«Would the excessive economic dependence on China lead to an equally excessive dependence on geopolitics, security and the military? In the end, there is a well-known axiom, which has come from world history and political science – economic dependence will eventually turn into political and military dependence», – said Tajik political analyst Parviz Mullodzhanov, in his article written specifically for CABAR.asia.
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Joint Tajik-Chinese military field exercises – “Cooperation-2019” in GBAO. Photo: mod.gov.cn
Recent joint Tajik-Chinese military field exercises – “Cooperation-2019” in GBAO (Gorno-Badakhshan Autonomous Oblast) have attracted attention both in Tajikistan and abroad, caused widespread discussion in the press and on the Internet. It would seem that bilateral military field exercises should not cause such a resonance. Particularly, both states have an agreement on cooperation in the field of security and counter-terrorism.
According to official reports, the military field exercises were carried out with the aim of working out cooperation in repelling the possible breakthrough by militants of jihadist groups across the Tajik-Afghan border. According to the Tajik border service, to date, in the northern regions of Afghanistan several thousand extremists have accumulated, where natives from the post-Soviet republics and Chinese Xinjiang also take part.
Following the official logic, these military filed exercises are in the interests of both parties, and should not cause any special questions either from the partners of Tajikistan in the CSTO, or in the Tajik society itself. Moreover, the scale of this military field exercise is small, where only one battalion from the Tajik side and one troop from the Chinese side are involved.
However, several circumstances explain why a small-scale military field exercise have suddenly acquired a character value in the eyes of the international community and many other observers. These circumstances cause many questions that require a deeper analysis and remain unanswered to date.
The main concern is the fact that the growth of Sino-Tajik military cooperation is taking place against the background of the rapidly growing economic dependence of Tajikistan on China. Today, China is already the main creditor of Tajikistan, becoming also the main investor and trading partner of the country, which has long pushed Russia and other CIS countries into the middle ground.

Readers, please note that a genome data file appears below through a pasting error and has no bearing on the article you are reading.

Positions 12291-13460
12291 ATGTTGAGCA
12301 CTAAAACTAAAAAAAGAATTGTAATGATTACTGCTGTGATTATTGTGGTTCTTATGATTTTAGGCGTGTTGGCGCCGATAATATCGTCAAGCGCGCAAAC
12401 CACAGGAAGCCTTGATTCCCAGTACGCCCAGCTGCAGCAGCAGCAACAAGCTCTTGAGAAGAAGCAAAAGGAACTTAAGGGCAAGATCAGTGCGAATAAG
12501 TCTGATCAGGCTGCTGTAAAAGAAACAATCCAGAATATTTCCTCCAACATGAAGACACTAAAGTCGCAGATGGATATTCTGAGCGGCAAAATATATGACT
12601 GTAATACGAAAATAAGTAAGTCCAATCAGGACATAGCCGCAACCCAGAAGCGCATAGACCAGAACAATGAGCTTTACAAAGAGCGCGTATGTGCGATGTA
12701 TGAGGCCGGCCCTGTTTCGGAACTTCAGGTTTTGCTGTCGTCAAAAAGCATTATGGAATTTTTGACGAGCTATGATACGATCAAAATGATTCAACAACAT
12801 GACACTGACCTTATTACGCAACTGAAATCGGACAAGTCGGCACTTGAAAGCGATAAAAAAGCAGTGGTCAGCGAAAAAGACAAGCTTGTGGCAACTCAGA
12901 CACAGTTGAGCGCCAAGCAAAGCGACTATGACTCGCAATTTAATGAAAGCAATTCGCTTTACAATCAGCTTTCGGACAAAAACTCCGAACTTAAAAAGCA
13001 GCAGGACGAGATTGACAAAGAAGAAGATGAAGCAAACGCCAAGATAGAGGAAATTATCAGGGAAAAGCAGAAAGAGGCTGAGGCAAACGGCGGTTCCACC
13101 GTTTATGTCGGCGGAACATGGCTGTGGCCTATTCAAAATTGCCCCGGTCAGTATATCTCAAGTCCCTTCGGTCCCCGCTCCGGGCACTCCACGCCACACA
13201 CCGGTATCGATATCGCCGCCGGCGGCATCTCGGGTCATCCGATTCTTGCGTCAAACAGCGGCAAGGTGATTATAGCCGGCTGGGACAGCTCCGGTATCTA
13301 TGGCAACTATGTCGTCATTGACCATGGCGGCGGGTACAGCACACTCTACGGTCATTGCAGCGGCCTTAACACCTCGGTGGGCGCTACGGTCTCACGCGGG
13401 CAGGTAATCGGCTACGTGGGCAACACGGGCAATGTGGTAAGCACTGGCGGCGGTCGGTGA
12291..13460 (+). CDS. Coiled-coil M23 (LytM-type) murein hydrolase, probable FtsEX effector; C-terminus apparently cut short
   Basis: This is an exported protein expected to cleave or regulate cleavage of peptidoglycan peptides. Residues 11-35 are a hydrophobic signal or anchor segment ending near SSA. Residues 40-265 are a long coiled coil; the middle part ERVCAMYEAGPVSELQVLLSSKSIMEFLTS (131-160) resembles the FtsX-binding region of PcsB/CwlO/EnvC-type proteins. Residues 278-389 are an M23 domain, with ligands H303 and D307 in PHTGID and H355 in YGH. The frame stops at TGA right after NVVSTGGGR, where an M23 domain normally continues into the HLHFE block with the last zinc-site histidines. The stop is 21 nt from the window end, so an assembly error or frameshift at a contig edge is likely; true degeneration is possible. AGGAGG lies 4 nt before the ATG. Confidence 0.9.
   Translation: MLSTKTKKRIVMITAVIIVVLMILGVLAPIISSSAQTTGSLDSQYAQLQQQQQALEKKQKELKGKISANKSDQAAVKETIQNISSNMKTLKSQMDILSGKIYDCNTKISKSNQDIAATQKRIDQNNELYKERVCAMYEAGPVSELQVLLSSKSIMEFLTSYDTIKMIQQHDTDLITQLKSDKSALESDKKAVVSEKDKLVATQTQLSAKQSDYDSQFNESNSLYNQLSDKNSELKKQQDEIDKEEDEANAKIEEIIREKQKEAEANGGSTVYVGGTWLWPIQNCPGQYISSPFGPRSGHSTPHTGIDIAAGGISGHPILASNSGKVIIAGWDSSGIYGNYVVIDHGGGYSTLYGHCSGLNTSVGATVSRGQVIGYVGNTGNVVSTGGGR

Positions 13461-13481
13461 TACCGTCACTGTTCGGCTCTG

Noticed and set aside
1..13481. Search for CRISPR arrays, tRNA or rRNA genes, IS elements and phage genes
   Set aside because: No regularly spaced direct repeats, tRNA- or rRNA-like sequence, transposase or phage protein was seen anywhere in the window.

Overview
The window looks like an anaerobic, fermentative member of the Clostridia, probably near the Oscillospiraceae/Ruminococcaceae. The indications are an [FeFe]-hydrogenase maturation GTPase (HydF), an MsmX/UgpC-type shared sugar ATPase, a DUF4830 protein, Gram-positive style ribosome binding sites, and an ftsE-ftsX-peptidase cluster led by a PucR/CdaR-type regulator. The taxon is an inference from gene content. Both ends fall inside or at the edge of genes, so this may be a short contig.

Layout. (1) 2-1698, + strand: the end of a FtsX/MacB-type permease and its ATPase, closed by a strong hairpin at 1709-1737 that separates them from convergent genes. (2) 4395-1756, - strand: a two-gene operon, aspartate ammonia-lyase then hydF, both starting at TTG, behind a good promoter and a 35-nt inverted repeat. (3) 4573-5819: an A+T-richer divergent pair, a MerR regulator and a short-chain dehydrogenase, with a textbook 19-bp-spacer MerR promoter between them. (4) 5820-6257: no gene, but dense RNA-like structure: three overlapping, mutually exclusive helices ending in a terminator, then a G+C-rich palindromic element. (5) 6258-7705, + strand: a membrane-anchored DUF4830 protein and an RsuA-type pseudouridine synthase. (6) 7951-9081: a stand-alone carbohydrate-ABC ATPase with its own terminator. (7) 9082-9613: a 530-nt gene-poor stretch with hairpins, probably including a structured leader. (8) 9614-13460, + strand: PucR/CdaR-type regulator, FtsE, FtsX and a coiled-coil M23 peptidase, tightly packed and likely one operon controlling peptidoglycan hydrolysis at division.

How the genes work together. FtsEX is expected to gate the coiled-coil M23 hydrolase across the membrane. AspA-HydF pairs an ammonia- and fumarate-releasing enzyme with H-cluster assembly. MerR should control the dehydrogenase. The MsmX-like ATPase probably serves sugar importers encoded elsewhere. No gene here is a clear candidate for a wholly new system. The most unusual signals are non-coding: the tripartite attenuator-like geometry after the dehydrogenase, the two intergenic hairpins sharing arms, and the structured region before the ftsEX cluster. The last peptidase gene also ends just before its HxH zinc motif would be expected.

Under these conditions, a quite reasonable question arises: Would the excessive economic dependence on China lead to an equally excessive dependence on geopolitics, security and the military? In the end, there is a well-known axiom, which has come from world history and political science – economic dependence will eventually turn into political and military dependence.
The fight against terror? Or…
If China invests hundreds of millions of dollars in the country’s economy, then in the future it may well declare its right to protect its investments – under the pretext that its economic interests are threatened in the event of political destabilization or any other actions of local governments.
It follows with a high degree of probability that the fight against terrorism is only one of the reasons for the joint military field exercises in GBAO – which in fact is far down the list of priorities. Indeed, it is rather difficult to believe in the possibility of Uyghur militants breaking through two borders into China. It is also hard to believe that the breakthrough of several hundred jihadists could even pose a serious threat to the Chinese People’s Army or the territorial integrity of China.
In fact, the strategic task for the PRC today is to protect its large-scale, multi-billion foreign projects and investments. First of all, we are talking about the strategic project “One Belt, One Road” within the framework of which about 60 billion US dollars are supposed to be invested in post-Soviet Central Asia alone.
Map of the One Belt One Road Initiative in Central Asia
The strategic scope of the project is also evidenced by the fact that at the end of April 2019 it already covered 126 countries, on the territory of which 63% of the world’s population lives. To implement this project, the Chinese leadership has entered into agreements with 29 international organizations, and the expected economic scale is estimated at 21 trillion US dollars.
The essence of the project is to create in the world and, above all, around China, a belt of transport and trade infrastructure, which would provide access to local mineral resources and trade areas. The implementation of this program would make it possible to cheapen the prime cost of exported goods produced by Chinese industry – which would make it more competitive in the world market.